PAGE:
Some ‘ordinary’ life activities, of course, contribute to the continuation and amplification of the crises. It is already clear that epidemic community spread of Covid is still a danger, whether at Sturgis, SD or Iowa City, IA.
The interacting crises are entrenched.
The potential for community spread of Covid-19 will persist throughout 2021. The experience with re-opening and return to school clearly demonstrates this. Far from being a “magic bullet”, any vaccine will become embroiled in controversy delaying complete population immunization into — or even beyond — 2022. Sporadic and sometimes sustained outbreaks will continue for the next year. There will be other SARS-like infectious disease outbreaks — this is, after all, the third such epidemic in recent times.
The economic damage already incurred will take many years to repair — possibly a full decade.
The climate crisis is becoming prominent. Although it might, in principle, be limited in its effects, there seems to be very little probability of a coordinated effort being joined. For planning purposes, the climate situation can only be projected to deteriorate further. The pattern of extreme weather, fires, droughts, and torrential rain will continue and may accelerate within the decade.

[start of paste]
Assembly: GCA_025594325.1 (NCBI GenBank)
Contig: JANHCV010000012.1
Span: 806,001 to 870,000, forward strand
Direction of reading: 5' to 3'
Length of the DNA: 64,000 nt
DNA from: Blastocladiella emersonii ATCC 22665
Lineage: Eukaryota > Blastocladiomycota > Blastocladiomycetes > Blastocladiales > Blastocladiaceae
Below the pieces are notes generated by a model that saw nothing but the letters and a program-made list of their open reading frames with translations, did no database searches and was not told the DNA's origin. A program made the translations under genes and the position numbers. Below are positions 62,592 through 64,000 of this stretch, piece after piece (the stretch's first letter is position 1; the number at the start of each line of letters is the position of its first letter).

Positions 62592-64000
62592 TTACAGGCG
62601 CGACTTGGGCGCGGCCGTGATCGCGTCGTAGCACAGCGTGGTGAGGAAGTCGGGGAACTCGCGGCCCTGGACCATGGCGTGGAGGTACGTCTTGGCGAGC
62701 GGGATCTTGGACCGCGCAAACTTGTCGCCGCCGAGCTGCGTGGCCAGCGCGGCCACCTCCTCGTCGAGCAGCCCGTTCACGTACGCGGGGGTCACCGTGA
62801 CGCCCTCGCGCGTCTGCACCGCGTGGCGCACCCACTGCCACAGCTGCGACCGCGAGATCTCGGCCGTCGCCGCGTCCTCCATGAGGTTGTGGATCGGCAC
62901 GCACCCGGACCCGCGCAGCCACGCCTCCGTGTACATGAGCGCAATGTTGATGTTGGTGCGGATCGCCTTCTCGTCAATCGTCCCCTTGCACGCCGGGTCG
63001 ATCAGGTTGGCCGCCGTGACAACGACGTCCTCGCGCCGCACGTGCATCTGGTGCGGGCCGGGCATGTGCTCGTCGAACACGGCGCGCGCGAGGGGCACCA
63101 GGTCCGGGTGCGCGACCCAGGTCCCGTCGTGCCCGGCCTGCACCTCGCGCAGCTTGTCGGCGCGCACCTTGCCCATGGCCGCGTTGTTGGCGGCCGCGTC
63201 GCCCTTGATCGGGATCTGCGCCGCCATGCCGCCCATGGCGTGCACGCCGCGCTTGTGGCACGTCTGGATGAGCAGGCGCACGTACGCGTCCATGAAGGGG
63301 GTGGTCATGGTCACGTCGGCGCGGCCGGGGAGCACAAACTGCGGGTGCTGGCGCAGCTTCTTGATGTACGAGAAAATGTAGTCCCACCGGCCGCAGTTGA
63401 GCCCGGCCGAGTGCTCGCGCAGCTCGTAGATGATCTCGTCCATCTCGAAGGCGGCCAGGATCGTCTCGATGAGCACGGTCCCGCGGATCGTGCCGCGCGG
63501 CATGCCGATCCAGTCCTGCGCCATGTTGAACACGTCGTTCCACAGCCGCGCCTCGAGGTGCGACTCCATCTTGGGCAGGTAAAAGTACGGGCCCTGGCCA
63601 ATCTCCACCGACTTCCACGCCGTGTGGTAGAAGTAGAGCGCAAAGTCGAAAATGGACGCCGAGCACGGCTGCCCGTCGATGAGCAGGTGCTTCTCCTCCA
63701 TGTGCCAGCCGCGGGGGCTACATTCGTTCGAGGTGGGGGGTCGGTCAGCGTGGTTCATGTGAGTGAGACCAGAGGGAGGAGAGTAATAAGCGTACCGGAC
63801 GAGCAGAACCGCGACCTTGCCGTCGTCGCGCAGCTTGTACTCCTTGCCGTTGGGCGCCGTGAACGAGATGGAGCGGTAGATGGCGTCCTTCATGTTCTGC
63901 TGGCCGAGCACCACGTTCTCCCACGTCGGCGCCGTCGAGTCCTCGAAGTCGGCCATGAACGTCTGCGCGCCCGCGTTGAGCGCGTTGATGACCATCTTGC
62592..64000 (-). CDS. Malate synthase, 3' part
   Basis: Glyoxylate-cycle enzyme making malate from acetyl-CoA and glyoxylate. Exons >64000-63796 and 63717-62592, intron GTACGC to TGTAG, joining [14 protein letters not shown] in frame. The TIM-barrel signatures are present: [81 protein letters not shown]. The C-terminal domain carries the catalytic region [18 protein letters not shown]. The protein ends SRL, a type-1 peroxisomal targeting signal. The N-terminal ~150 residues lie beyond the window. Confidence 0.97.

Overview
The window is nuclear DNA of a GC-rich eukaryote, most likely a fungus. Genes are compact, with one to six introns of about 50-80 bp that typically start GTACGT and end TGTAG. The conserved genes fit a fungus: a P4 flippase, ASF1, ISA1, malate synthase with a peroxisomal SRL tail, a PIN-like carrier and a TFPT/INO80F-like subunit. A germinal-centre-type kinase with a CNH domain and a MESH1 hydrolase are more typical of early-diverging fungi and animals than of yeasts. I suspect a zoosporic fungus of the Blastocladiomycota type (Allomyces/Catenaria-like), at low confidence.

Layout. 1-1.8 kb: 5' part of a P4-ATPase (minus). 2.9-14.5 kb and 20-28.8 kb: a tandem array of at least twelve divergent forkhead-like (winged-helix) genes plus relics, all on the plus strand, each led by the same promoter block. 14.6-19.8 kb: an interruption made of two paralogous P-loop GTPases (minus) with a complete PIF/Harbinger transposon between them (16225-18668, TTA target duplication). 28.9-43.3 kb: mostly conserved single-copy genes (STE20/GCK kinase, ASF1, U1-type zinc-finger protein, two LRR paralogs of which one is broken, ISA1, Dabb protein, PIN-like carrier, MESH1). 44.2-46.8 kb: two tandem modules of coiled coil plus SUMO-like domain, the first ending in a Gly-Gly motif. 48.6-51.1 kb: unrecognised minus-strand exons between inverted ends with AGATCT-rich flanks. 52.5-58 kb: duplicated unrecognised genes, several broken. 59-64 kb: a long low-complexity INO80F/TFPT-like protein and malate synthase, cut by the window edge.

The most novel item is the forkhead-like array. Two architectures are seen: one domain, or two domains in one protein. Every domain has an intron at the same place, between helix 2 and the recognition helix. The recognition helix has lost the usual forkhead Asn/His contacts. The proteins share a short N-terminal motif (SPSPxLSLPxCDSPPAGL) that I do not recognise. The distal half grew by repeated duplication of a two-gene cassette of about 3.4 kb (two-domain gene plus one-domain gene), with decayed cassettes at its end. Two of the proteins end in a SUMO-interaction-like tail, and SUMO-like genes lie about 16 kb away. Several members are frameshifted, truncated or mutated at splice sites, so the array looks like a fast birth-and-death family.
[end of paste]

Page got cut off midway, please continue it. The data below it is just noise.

Social disintegration, notably nationalist populism, that has been so visible in 2020 has been sustained and amplified by the other three crises.
The reverberations in business continue to be widespread. The scramble to deal with the shifts in workplace and workforce, the wide variations in workload — both technical and organizational — and the unpredictable future course have evoked dramatic changes.
The effect will be a transformation: the world will never return to a pre-pandemic state. Instead the crises and reactions to them will produce yet more change, much of it disruptive. More importantly, the pace of change is more likely to increase than to decrease. We’re only getting started.
Adjustments in tech